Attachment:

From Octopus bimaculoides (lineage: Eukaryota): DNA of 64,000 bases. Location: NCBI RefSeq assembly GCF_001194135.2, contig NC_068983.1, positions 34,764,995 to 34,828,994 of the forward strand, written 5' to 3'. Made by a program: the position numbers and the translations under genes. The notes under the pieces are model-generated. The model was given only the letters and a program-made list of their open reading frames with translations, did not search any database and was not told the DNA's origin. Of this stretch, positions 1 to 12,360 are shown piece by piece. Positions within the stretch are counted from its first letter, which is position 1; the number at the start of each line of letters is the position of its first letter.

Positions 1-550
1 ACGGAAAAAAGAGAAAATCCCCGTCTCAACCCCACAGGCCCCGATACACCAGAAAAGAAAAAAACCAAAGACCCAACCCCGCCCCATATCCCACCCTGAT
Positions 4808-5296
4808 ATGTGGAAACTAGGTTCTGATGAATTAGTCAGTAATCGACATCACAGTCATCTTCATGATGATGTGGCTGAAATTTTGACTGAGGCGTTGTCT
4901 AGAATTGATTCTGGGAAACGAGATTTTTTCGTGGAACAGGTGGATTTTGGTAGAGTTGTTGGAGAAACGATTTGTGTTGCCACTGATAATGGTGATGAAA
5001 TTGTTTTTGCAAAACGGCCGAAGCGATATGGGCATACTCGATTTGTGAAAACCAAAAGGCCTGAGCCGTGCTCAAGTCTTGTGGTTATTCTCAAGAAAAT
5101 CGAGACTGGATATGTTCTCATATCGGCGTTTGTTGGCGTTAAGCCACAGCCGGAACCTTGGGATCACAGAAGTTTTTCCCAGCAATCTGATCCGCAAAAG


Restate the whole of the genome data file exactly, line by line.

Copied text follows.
From Octopus bimaculoides (lineage: Eukaryota): DNA of 64,000 bases. Location: NCBI RefSeq assembly GCF_001194135.2, contig NC_068983.1, positions 34,764,995 to 34,828,994 of the forward strand, written 5' to 3'. Made by a program: the position numbers and the translations under genes. The notes under the pieces are model-generated. The model was given only the letters and a program-made list of their open reading frames with translations, did not search any database and was not told the DNA's origin. Of this stretch, positions 1 to 12,360 are shown piece by piece. Positions within the stretch are counted from its first letter, which is position 1; the number at the start of each line of letters is the position of its first letter.

Positions 1-550
1 ACGGAAAAAAGAGAAAATCCCCGTCTCAACCCCACAGGCCCCGATACACCAGAAAAGAAAAAAACCAAAGACCCAACCCCGCCCCATATCCCACCCTGAT
Positions 4808-5296
4808 ATGTGGAAACTAGGTTCTGATGAATTAGTCAGTAATCGACATCACAGTCATCTTCATGATGATGTGGCTGAAATTTTGACTGAGGCGTTGTCT
4901 AGAATTGATTCTGGGAAACGAGATTTTTTCGTGGAACAGGTGGATTTTGGTAGAGTTGTTGGAGAAACGATTTGTGTTGCCACTGATAATGGTGATGAAA
5001 TTGTTTTTGCAAAACGGCCGAAGCGATATGGGCATACTCGATTTGTGAAAACCAAAAGGCCTGAGCCGTGCTCAAGTCTTGTGGTTATTCTCAAGAAAAT
5101 CGAGACTGGATATGTTCTCATATCGGCGTTTGTTGGCGTTAAGCCACAGCCGGAACCTTGGGATCACAGAAGTTTTTCCCAGCAATCTGATCCGCAAAAG